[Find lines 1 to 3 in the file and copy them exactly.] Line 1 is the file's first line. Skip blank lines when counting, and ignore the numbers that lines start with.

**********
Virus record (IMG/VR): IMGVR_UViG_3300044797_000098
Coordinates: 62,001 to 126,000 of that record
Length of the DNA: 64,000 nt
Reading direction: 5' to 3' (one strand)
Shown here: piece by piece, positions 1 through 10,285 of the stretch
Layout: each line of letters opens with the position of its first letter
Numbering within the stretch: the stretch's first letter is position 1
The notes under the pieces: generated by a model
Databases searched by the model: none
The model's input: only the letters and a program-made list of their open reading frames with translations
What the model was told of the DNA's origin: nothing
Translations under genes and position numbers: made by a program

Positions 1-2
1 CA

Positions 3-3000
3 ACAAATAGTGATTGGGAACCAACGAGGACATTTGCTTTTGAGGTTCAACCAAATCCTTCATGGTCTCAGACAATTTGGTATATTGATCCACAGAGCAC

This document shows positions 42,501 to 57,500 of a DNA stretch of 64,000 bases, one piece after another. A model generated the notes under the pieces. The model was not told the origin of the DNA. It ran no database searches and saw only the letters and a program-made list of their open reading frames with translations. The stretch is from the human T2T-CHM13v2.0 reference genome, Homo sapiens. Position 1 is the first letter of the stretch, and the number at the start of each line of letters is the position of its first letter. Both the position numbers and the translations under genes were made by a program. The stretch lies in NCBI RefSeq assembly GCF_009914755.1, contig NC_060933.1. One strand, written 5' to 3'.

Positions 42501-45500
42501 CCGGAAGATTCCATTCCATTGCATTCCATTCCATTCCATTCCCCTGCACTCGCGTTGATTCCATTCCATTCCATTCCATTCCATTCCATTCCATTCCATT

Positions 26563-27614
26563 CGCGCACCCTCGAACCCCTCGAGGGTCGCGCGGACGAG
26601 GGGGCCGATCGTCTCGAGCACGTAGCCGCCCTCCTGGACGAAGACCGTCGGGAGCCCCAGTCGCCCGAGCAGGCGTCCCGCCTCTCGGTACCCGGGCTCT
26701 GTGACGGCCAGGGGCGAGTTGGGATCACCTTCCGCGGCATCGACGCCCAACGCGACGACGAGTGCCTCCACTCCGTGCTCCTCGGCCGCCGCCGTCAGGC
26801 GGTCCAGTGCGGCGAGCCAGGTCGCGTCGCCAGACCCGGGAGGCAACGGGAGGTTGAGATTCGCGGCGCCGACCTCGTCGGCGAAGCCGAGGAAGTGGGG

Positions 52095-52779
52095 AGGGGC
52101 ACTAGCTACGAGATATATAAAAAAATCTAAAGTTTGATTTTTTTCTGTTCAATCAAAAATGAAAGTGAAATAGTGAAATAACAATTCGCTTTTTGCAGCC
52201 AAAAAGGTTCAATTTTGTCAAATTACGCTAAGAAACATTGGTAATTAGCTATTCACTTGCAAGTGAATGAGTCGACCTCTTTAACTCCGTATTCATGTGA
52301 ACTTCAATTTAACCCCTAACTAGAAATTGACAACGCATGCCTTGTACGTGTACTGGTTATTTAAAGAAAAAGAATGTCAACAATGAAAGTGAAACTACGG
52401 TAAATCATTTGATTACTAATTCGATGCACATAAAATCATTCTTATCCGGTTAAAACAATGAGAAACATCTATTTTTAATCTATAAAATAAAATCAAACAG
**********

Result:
Virus record (IMG/VR): IMGVR_UViG_3300044797_000098
Coordinates: 62,001 to 126,000 of that record
Length of the DNA: 64,000 nt